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reduction factors

Calculating the Reduced Social Security Spousal Benefit

Among the pile of very confusing calculations for various Social Security benefits is the incredibly confusing Spousal Benefit.  This calculation becomes even more confusing when filed for prior to Full Retirement Age (FRA), as it is further reduced. Briefly, the maximum amount that a Spousal Benefit can be is 50% of the other spouse’s Primary Insurance Amount (PIA).  PIA, if you’ll recall, is equivalent to the amount of benefit that the other spouse would receive in benefits at his or her own Full Retirement Age.  The calculation is actually a bit more complicated than that. The Spousal Benefit for Jane (on her husband John’s record) is calculated as follows: John’s PIA times 50% minus Jane’s PIA times the early-filing reduction factor That amount is then added to Jane’s benefit, which could be reduced by filing early or enhanced by Delayed Retirement Credits for filing later, to come up with Jane’s […]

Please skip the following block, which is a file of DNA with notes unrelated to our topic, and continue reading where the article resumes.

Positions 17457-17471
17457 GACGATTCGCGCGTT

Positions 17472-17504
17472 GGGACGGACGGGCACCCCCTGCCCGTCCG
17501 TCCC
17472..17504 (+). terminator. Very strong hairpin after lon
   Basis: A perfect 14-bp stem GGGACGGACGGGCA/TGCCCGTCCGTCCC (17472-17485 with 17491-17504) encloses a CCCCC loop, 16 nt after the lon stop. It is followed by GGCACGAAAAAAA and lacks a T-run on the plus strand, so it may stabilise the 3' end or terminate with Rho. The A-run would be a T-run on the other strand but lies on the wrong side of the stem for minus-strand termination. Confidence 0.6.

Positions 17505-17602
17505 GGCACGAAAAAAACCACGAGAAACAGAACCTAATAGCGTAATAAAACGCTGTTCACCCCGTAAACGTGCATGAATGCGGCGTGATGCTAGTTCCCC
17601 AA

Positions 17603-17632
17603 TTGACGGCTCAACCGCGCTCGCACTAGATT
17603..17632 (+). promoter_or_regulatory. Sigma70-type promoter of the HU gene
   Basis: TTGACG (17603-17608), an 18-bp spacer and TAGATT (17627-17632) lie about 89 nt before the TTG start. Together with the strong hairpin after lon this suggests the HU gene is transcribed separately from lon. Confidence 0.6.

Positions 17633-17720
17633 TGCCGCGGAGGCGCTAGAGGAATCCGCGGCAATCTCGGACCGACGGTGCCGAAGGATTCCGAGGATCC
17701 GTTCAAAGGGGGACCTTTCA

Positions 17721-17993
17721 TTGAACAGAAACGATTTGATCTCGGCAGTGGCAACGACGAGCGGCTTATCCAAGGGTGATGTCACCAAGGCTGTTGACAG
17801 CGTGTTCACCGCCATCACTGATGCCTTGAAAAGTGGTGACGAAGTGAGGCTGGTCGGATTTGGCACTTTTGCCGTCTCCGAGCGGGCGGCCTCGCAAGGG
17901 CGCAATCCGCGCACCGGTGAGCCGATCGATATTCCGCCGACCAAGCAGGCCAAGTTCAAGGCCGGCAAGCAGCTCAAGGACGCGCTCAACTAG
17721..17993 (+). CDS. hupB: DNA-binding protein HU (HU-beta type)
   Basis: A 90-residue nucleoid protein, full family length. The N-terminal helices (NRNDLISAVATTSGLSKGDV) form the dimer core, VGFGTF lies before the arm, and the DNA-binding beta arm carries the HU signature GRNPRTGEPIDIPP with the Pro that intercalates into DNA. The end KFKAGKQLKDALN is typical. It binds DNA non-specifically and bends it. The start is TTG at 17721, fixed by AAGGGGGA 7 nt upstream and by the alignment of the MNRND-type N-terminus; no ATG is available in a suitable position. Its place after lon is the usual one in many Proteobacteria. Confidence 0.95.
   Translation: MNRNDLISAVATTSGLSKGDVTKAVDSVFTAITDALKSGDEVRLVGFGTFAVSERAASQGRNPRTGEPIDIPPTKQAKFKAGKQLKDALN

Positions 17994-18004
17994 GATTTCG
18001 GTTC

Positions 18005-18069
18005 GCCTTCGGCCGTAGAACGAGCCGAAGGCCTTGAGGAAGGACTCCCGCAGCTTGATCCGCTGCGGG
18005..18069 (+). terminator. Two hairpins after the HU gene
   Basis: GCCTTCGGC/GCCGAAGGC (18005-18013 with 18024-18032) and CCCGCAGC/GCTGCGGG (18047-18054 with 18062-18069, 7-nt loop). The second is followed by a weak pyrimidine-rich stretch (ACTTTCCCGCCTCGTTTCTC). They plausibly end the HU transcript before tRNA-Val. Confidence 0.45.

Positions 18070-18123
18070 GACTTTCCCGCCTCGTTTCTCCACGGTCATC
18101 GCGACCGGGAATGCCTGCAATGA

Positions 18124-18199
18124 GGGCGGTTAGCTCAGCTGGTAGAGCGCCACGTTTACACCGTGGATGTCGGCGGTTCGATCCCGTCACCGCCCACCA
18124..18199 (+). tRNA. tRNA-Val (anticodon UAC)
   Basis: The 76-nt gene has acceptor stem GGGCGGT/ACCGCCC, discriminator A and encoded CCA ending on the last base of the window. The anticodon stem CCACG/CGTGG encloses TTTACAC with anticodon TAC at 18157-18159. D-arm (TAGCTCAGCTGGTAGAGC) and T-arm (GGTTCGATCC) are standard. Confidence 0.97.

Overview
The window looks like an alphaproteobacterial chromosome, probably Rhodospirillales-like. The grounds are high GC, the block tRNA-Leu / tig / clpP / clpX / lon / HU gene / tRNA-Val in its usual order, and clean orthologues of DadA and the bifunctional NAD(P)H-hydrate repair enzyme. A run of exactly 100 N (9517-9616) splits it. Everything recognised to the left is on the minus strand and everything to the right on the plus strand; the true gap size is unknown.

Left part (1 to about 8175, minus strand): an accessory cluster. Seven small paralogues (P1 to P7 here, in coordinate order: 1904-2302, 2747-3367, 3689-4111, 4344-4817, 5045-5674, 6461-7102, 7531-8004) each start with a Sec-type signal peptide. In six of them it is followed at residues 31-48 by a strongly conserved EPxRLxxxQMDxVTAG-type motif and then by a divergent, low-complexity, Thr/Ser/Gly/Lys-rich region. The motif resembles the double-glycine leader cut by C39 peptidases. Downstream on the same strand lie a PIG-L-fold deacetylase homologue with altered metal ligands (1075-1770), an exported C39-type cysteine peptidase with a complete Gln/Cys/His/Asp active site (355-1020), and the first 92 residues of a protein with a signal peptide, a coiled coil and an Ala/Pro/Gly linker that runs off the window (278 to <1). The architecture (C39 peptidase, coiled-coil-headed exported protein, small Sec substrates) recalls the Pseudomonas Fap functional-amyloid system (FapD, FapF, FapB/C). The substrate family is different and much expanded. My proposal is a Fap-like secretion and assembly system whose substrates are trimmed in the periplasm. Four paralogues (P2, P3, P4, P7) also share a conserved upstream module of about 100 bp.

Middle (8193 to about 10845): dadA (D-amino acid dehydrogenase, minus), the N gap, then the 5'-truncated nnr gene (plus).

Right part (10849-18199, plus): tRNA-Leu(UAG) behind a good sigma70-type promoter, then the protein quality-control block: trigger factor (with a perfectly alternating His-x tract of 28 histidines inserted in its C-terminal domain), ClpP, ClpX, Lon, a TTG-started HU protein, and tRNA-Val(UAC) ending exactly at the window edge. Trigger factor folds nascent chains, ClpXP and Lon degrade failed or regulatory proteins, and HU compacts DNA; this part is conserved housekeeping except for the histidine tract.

Age Adjustments for Social Security

Image via Wikipedia With all the talk about how Social Security is running out of money (or will be), one of the topics that often comes up is the age limits for benefits.  As you’re aware, the Full Retirement Age (FRA) has been adjusted upward from the original age 65, gradually to age 67 for folks who were born in 1960 or later.  This upward adjustment was put into place with the 1983 amendments, ostensibly to reduce impact on the system. With that adjustment in place, and the resulting benefit that the system has received from making that change, you might wonder why some of the other age limits have not been changed.  Specifically, why has the early retirement age remained at 62, and the upper limit (maximum benefit age) has also remained set at 70? I don’t have any definitive information to back this up, but I think there […]